It can be overwhelming to think about how to grow a business. At what point is your business ready for a dedicated retail space? And how do you decide where to lease?
In the time of COVID-19, it may not seem like an ideal time to set up a physical shop. While many businesses are in various stages of closure, the pandemic has caused widespread commercial rent decreases.
Last year, the average retail rent in the US dropped 0.7%. This was the first decline in nine years.
If you’re even somewhat considering it, now is the time to check out a lease. So let’s get started. We’ve tackled some of the most common questions around leasing retail space.
Table of Contents
How does leasing retail space work?
Let’s start with the most basic question and break down the answer into a series of steps.
Step one is finding your potential retail space.
Do you know where you want to be located?
If not, then take some time to think about your clients. Being located near where your clients live and work is key. A retail space that is accessible to street traffic and has ample parking are also considerations. Could your store sales increase from walk-ins? Or does a more private or discrete location work fine?
These questions are key to determining where you start your search for a retail space.
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Step two is making calls.
Once you’ve narrowed your search, you can begin calling property managers and leasing brokers. You may find a phone number on a For Lease sign. Or you may have to track down the right people.
Consider going into a store next door to the space you’re interested in. Ask them who their landlord is and go from there.
Step three is negotiating.
There are several different types of leases. The way a lease is structured can determine what you are on the hook for and what extra expenses you’ll owe monthly. We’ll break down the lease types later on.
During the negotiation, come prepared with your budget. Don’t walk into a lease negotiation meeting without having done the math on what you can afford. Calculate how much more you’ll need to charge for your products and services to cover monthly rent.
You may be asked to sign a letter of intent before signing the lease. This is a non-binding agreement stating the lease’s terms and conditions. Letters of intent are not mandatory, but landlords and brokers often request them to move forward with negotiations.
Step four is signing a lease.
Don’t be afraid to walk away from a negotiation meeting without a signed agreement. Ask for time to review the contract.
If you have a business mentor, wealth adviser, or fellow retail store-owner friend, get their two cents. They may know what questions you haven’t asked that you need to. And you’ll be able to make a more informed decision.
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Before you commit to a year or more of monthly payments on a retail space, make sure you’ve read and understand the lease agreement.
EXPERT TIP: Leases are binding. And terminating a lease early can be costly. Consider hiring a tenant broker to help you navigate the lease evaluation and signing process.
What should I look for when leasing a retail space?
There are lots of different things to look for when evaluating a retail space. In fact, there are so many different considerations to take into account that it can become overwhelming.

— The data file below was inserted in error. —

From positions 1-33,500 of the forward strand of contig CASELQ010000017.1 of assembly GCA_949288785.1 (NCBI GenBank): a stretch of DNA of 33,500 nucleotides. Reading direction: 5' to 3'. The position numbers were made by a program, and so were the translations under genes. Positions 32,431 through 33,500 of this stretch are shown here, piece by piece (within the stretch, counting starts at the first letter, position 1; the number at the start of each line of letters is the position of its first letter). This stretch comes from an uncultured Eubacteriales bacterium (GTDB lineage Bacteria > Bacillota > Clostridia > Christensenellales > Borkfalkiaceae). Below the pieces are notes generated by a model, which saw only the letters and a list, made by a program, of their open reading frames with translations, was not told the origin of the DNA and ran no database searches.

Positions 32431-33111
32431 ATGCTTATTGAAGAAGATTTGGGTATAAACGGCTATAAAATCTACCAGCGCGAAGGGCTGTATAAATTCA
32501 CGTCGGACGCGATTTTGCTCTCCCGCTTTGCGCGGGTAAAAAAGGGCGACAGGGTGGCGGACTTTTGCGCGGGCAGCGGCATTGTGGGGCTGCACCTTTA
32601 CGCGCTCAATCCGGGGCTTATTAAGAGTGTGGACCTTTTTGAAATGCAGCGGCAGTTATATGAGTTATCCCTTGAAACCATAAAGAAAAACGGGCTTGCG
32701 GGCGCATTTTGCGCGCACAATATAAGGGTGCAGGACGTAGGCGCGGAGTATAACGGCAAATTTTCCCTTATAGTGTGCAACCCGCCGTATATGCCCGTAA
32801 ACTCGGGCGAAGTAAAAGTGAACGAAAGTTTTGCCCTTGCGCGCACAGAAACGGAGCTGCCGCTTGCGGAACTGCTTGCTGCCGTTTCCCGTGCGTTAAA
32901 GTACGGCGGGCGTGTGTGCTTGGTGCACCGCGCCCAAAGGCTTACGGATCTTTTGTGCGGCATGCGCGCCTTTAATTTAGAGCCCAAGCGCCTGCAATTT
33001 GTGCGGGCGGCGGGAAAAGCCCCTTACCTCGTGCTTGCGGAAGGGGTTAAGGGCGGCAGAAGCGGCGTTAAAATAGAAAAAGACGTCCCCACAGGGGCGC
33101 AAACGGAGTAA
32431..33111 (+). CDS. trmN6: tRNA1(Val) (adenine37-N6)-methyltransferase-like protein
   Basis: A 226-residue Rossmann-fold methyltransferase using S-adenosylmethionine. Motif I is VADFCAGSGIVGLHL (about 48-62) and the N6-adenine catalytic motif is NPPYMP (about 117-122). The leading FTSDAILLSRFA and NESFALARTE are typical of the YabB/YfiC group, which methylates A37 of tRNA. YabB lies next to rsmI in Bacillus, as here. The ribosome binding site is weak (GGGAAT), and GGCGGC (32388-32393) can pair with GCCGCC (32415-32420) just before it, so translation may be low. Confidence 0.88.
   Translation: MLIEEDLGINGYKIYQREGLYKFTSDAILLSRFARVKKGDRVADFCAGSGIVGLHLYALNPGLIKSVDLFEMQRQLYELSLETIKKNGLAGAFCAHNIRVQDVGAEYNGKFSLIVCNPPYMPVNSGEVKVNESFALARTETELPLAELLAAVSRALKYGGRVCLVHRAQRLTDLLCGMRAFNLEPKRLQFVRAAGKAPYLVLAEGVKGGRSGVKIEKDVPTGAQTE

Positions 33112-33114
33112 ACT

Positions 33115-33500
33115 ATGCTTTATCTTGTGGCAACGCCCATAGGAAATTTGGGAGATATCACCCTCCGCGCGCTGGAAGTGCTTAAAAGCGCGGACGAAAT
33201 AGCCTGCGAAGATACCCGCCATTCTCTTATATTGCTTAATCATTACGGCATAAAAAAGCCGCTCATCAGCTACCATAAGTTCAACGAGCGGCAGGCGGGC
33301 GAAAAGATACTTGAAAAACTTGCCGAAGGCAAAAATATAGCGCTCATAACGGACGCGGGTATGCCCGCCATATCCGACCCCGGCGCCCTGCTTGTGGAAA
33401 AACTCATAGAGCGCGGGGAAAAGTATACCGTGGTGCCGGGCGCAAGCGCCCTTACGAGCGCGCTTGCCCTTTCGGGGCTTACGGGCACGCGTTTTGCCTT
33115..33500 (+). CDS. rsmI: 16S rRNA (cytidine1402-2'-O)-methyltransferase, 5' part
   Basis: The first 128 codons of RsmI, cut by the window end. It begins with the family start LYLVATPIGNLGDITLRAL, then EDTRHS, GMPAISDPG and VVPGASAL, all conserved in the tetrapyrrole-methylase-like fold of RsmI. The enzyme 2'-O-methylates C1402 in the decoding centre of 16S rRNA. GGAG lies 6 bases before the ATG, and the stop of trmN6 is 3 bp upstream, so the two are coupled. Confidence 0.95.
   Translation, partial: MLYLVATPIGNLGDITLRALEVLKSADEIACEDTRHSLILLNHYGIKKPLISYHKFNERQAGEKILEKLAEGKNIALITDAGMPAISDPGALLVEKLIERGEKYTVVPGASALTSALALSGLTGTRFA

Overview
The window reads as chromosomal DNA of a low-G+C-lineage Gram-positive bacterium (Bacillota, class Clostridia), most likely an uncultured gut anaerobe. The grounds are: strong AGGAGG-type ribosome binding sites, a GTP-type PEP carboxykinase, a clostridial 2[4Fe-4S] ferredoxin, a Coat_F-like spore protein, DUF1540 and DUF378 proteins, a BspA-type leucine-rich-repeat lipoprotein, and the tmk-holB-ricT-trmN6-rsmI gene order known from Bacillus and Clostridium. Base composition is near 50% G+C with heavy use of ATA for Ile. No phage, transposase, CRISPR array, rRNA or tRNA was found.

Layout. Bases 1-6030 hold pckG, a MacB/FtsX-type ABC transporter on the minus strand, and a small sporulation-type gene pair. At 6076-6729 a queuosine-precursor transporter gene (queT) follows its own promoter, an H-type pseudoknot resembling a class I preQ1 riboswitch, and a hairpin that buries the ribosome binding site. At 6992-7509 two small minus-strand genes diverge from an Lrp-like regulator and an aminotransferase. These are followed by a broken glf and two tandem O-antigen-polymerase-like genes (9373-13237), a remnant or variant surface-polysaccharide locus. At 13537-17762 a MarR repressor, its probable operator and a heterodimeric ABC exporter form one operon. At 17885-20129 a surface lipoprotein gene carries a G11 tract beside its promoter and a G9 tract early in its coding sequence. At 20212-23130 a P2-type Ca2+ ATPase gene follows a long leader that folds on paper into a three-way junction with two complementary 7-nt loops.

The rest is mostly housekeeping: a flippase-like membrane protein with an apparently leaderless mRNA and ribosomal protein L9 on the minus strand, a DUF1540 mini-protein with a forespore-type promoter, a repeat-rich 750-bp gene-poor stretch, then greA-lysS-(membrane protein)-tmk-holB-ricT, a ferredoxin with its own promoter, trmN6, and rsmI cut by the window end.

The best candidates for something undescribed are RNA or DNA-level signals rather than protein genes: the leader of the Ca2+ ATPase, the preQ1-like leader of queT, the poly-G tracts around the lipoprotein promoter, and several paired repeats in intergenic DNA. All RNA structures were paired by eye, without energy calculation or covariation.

Use these two checklists when looking for a retail space.
Physical space checklist:
- Co-tenants: Are co-tenants competitive or complementary to your business?
- Parking: Does the lease include parking? If not, is there street parking or a deck/lot nearby?
- Frontage: Is there a storefront with a sidewalk for walk-ins and foot traffic? Could you easily manage curbside pickup?
- Signage: Is there a sign on the building or pylon? Is it shared with other businesses?
- Condition: What is the age of the space? Does it need updating?
- Bathroom: Are there bathrooms in the building? Are they shared with other businesses?
Lease agreement checklist:
- Length of term: Is there a minimum-year lease required?
- Annual rent increase: Is there an annual percentage increase to base rent?
- Improvements: Will the landlord make repairs between tenants? Is a build-out necessary?
- Common areas: What upkeep of common areas like lobbies, bathrooms, etc., is required?
- Termination: What are the terms of early lease termination?
These checklists will get you started asking the right questions. For small business owners, leasing a retail space can feel like a big risk. There’s both a financial and a resource investment to renting a space.
Knowing as many of the unforeseen challenges as possible is important.
EXPERT TIP: Reach out to an existing tenant in the space that you’re considering. Ask about the pros and cons of renting the space and run through your checklists with them. Get an insider’s perspective before you sign the lease.
What type of lease is common for retail spaces?
The most common type of retail or commercial space lease is a triple-net lease (NNN). In a NNN lease structure, tenants are responsible for a base rent and additional expenses. This formula looks like this:
- Triple-Net Lease (NNN) = Base Rent + Additional Expenses
The additional expenses include property taxes, insurance, and common area maintenance expenses.
The base rent in a NNN agreement is typically lower because tenants help pay the ongoing operational costs of the building. It’s low risk for the landlord and requires little cash flow.